‘Opportunistic’ skin infection called under-recognized Cushing’s problem

Man with Cushing's syndrome infected with mycobacterium from fish tank

Steve Bryson, PhD avatar

by Steve Bryson, PhD |

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A man with Cushing’s syndrome developed a rare Mycobacterium szulgai skin infection after cleaning his tropical fish tank, a study in China reported.

This mycobacterium is typically found in environmental water sources, including hospital taps, ice machines, fish tanks, and swimming pools, and most reported cases of infection in humans involve the lungs.

“To the best of our knowledge, our case is the first M. szulgai infection reported in a patient with Cushing’s syndrome in China,” the researchers wrote in “Cutaneous Mycobacterium szulgai infection in a patient with Cushing’s syndrome: a case report and literature review,” which was published in BMC Infectious Diseases.

Opportunistic infections are an under-recognized complication of the condition and clinicians should be aware of their possibility in Cushing’s patients, the researchers said.

Cushing’s syndrome is caused by prolonged exposure to excess cortisol, a hormone produced by the adrenal glands that’s responsible for regulating metabolism, immune activity, and stress responses.

Cushing’s disease is a subtype of the condition and is marked by noncancerous tumors in the brain’s pituitary gland that release high amounts of adrenocorticotropic hormone (ACTH). This stimulates the adrenal glands to make too much cortisol. Tumors in the adrenal glands can also trigger excess cortisol. This is known as ACTH-independent Cushing’s syndrome.

Because cortisol acts as a natural immunosuppressant, people with Cushing’s have a weakened immune system that puts them at a higher risk of developing infections.

“Opportunistic infection is an under-recognized complication of Cushing’s syndrome,” wrote researchers at the University of Hong Kong-Shenzhen Hospital, China who reported on a 48-year-old man with ACTH-independent Cushing’s syndrome who contracted a rare skin infection.

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Signs of Cushing’s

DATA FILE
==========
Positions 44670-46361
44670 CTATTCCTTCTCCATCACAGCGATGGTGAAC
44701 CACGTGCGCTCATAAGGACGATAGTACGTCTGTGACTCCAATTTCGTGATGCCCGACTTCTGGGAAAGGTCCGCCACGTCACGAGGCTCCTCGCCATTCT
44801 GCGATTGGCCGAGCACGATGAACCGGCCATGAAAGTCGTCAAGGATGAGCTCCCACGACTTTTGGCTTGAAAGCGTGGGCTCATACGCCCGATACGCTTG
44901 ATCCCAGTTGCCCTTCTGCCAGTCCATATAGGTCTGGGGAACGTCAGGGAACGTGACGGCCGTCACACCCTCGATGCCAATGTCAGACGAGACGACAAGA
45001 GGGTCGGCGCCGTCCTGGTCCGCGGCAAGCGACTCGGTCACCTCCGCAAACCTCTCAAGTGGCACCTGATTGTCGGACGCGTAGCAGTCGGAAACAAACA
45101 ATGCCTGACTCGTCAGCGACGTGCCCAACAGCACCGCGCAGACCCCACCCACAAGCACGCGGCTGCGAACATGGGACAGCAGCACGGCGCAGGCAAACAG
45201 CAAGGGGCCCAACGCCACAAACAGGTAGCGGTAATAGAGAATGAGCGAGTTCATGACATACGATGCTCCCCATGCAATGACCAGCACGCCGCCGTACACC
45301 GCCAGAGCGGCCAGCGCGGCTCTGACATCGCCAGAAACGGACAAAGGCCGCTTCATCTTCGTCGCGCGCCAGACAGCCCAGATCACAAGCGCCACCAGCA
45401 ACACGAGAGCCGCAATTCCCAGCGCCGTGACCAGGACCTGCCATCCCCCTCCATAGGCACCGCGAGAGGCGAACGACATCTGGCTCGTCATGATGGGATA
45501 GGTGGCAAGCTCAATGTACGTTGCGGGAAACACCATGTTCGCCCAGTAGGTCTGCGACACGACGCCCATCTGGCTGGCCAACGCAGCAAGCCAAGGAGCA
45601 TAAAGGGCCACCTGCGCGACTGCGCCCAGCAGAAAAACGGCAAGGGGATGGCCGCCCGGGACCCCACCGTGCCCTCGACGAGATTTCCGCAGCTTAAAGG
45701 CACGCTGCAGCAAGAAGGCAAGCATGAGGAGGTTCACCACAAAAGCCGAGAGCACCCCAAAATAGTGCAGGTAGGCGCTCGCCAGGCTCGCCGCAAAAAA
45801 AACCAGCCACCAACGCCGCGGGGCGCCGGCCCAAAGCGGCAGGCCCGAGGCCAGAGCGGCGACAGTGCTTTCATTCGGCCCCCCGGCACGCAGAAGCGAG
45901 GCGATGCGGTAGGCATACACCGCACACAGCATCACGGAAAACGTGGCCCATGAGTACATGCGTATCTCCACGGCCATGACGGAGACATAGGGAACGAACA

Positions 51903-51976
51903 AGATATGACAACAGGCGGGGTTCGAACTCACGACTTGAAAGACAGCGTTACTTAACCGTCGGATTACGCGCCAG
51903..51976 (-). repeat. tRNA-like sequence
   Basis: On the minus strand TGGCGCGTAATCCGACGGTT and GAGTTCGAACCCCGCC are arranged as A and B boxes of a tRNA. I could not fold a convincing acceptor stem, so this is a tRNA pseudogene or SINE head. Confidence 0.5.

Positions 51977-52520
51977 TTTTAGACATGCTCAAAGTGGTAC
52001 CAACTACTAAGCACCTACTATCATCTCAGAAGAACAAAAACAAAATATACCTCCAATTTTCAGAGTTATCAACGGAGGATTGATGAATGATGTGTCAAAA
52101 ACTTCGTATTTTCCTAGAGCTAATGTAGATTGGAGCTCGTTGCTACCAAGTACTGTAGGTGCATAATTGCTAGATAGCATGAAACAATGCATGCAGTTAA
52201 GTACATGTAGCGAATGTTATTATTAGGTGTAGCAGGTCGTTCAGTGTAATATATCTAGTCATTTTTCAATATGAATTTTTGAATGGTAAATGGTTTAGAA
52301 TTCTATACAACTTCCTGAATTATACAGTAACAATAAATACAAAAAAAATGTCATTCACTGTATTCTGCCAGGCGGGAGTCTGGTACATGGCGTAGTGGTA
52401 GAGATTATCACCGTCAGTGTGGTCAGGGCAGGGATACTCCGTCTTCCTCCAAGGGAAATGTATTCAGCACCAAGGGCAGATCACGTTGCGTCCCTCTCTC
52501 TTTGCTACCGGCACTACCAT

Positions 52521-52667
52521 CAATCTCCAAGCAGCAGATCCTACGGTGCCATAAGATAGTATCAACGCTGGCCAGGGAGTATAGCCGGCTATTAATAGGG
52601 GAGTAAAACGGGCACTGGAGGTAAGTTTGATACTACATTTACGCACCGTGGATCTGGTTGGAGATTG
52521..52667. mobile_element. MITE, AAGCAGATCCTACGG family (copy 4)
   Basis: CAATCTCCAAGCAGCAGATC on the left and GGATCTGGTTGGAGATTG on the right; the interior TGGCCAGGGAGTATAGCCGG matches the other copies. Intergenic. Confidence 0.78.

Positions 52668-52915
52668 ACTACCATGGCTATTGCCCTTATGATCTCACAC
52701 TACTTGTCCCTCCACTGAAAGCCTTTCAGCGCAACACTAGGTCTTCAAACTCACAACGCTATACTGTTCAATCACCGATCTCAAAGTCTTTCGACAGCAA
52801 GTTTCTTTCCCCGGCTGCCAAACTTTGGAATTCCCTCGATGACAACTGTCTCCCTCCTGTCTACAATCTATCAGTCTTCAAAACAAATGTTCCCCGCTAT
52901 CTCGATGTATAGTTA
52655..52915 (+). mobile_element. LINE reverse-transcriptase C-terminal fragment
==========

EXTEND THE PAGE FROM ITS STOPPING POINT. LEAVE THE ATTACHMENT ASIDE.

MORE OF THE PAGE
The man was admitted to the hospital with a growing mass on the back of his right hand that had developed over four months after he injured his hand cleaning his tropical fish tank. He was treated with an antibiotic for a month, but the mass returned despite being drained of fluid.

The man had a history of uncontrolled high blood pressure. He also had numbness in his right hand from a previous accident, which “could have predisposed him to minor injuries,” the researchers said. He said there was no other exposure to animals and he hadn’t used oral steroids or other immunosuppressive agents.

At the hospital, the mass was surgically cleaned and inflammation and pus in surrounding tissues were seen. The surgical wound healed poorly, “and the possibility of atypical infection was considered,” the researchers said.

Ten days later, a physical examination revealed signs of Cushing’s, including a moon-shaped face with swelling, fat accumulation around the collarbone (supraclavicular fat pad) and the torso (central obesity), and stretch marks. His right hand was swollen due to fluid buildup, with multiple bruises and fluid leakage.

Blood tests showed elevated white blood cell counts, as well as high numbers of specific white blood cell subtypes, including neutrophils and lymphocytes — all signs of inflammation and/or infection. Platelet counts, blood sugar, sodium, and C-reactive protein — a marker of systemic inflammation — were normal.

The man’s morning cortisol levels were elevated, at 35.9 micrograms per deciliter of blood (mcg/dL), way above the normal range of 5-25 mcg/dL. Low ACTH was also noted. At less than 1.0 picograms per milliliter of blood (pg/mL), it was below the usual 10-60 pg/mL range.

After a CT scan showed an enlarged right adrenal gland, he was diagnosed with ACTH-independent Cushing’s syndrome associated with a noncancerous tumor in the right adrenal gland.

Tissue from the skin mass was removed and tested, which confirmed M. szulgai. Mycobacteria are a family of microbes that include those that cause tuberculosis (M. tuberculosis) and leprosy (M. leprae).

After the tumor was surgically removed, the man began a six-month course of anti-mycobacterial treatment, which was well tolerated and caused no notable side effects. Clinical symptoms eased and there were no signs of recurrence a year later.

Only 17 cases of M. szulgai infecting the skin were reported from 1985-2021, with most cases in humans involving the lungs, the researchers said.

“Cutaneous M. szulgai infection is a rare complication of adrenal Cushing’s syndrome,” the researchers wrote. “Further studies are needed to provide evidence-based guidelines on the best combination of anti-mycobacterial and surgical therapy for managing this rare infective complication.”